Juno Therapeutics is also developing JCAR014, a second-generation CAR-T therapy that has delivered complete remission rates of up to 100% in blood cancers. Importantly, JCAR014's safety appears to be better than what has been previously seen in CAR-T patients. In the past, CAR-T patients have suffered from dangerous cytokine storms that can be life-threatening, but severe cytokine release syndrome has been less common in JCAR014 patients.
Over at Kite Pharma, its most advanced CAR-T therapy is KTE-C19, an approach that's being evaluated in aggressive non-Hodgkin lymphoma patients.
In studies, 22 of 41 patients with aggressive non-Hodgkin lymphoma treated with KTE-C19 achieved a complete response, with one of seven patients with chemorefractory NHL remaining a complete responder at nine months and two patients with chemorefractory NHL remaining complete responders at six months. Because the median overall survival in tough-to-treat NHL patients is historically about 3.6 months, KTE-C19's results appear to be very good.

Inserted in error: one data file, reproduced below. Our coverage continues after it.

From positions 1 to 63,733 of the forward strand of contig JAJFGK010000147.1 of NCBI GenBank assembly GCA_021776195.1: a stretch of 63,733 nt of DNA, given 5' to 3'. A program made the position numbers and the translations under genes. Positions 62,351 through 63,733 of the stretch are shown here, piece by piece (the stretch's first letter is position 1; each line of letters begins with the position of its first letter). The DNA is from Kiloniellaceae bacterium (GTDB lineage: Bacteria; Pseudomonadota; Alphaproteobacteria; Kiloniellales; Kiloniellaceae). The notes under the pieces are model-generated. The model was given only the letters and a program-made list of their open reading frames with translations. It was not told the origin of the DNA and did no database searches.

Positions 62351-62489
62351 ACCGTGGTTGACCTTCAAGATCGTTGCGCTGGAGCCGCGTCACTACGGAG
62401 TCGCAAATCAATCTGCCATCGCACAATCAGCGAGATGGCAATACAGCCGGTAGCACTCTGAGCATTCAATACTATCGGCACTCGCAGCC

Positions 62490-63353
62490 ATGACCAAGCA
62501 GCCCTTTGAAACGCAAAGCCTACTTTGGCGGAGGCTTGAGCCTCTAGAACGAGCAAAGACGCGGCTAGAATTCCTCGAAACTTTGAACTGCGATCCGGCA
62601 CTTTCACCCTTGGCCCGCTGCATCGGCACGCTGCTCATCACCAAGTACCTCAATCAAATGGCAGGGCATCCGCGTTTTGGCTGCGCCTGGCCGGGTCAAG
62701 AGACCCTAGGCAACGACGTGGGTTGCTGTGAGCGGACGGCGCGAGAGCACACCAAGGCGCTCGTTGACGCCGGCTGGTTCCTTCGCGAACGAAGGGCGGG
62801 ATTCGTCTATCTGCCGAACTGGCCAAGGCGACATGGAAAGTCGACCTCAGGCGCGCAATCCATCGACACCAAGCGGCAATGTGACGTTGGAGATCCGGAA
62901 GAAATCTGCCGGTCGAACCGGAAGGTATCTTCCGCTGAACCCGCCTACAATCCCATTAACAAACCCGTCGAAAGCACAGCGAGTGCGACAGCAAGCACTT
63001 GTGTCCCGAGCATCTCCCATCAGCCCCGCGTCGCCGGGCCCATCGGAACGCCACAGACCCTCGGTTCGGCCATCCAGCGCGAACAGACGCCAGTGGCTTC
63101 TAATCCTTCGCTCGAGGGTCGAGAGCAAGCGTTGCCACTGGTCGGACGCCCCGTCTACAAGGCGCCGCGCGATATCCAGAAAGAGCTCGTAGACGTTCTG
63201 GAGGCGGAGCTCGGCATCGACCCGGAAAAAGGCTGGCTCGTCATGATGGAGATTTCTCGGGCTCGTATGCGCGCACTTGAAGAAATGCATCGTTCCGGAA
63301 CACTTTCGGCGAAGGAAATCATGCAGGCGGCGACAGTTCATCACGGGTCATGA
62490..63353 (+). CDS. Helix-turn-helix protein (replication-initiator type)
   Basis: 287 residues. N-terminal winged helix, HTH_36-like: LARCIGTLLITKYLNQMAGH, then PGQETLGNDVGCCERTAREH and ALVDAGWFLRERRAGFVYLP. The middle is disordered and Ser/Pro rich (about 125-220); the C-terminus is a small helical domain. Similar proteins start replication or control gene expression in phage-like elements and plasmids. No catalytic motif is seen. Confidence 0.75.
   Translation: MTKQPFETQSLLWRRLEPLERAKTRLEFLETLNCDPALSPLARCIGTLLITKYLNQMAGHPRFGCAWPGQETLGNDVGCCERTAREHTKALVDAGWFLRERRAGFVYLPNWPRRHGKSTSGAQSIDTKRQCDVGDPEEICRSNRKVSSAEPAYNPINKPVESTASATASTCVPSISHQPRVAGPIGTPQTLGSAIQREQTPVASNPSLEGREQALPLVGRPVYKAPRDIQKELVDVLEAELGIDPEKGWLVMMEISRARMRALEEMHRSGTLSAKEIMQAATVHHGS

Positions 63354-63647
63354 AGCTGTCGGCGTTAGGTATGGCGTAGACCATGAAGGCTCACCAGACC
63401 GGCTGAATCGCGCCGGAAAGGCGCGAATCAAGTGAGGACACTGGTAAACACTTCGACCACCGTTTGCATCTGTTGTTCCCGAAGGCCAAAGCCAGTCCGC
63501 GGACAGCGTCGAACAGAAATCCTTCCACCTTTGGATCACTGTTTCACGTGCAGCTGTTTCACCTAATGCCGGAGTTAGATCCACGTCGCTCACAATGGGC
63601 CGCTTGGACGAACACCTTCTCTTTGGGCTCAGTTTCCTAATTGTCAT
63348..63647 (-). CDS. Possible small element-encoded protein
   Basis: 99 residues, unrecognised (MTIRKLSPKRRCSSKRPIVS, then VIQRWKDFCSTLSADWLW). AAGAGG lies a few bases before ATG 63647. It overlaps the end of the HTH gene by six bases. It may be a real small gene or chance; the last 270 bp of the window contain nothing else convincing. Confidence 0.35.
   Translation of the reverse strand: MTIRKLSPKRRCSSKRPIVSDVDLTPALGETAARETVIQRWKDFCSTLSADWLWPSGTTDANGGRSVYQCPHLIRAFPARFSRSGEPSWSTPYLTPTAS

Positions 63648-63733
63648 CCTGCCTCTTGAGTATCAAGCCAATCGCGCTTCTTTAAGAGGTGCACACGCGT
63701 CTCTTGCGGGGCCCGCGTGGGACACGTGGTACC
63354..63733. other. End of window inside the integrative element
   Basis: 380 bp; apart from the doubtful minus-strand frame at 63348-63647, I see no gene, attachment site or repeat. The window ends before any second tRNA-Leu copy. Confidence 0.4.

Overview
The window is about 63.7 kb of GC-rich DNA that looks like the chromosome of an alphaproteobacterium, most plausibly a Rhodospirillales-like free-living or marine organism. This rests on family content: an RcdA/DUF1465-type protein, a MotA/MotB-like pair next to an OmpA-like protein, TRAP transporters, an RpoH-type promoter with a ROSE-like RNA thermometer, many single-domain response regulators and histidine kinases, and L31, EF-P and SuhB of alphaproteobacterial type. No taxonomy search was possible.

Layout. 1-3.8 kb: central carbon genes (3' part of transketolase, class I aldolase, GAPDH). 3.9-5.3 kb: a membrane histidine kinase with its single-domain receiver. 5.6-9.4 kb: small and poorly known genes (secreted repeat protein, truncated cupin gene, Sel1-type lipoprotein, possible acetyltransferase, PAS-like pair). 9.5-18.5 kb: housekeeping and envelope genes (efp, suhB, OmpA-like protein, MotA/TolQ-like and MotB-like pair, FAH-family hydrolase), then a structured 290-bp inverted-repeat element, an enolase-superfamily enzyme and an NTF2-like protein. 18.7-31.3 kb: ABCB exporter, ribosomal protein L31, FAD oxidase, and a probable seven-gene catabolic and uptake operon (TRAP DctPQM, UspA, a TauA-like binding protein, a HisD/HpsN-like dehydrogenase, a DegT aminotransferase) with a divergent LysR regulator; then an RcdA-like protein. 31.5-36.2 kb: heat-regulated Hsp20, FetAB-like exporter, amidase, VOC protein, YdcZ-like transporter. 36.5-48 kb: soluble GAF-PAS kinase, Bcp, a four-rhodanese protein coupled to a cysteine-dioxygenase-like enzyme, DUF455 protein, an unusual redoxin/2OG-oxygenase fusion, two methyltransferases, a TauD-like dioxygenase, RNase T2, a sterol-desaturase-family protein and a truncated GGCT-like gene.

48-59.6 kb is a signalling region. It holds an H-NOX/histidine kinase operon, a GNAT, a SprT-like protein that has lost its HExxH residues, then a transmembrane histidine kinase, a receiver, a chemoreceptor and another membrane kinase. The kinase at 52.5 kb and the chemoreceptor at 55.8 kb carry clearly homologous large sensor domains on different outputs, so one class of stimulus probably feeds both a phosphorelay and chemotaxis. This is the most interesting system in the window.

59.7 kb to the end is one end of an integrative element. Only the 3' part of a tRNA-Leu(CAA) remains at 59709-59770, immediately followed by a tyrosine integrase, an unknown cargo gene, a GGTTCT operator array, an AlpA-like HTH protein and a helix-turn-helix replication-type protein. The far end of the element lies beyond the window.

Like Juno Therapeutics, Kite Pharma thinks its mid-stage results can win it an accelerated FDA approval. The company intends to file for that approval before the end of 2016, and if it delivers on that timing, it could be on track to be the first company with a CAR-T treatment on the market.
Both Juno Therapeutics and Kite Pharma have deep-pocketed collaborators coaching them and cheering them on.
Celgene owns about 10% of Juno Therapeutics, and it exercised its ex-North America and China rights to various Juno Therapeutics CAR-Ts, including JCAR015 and JCAR014, in April. Meanwhile, Amgen Inc. is teamed up with Kite Pharma on next-generation CAR-Ts, and these two companies hope to get the first next-generation therapy into human trials next year.
Galapagos, Juno Therapeutics, and Kite Pharma don't have any drugs currently on the market, and that makes them risky companies for investors to own. However, all three of these companies have well-heeled partners, healthy cash stockpiles, and R&D programs that could begin paying off soon.
Overall, while these three clinical-stage biotech stocks won't be right for every portfolio, they may be worth owning by investors who are willing to accept the risk of trial failure.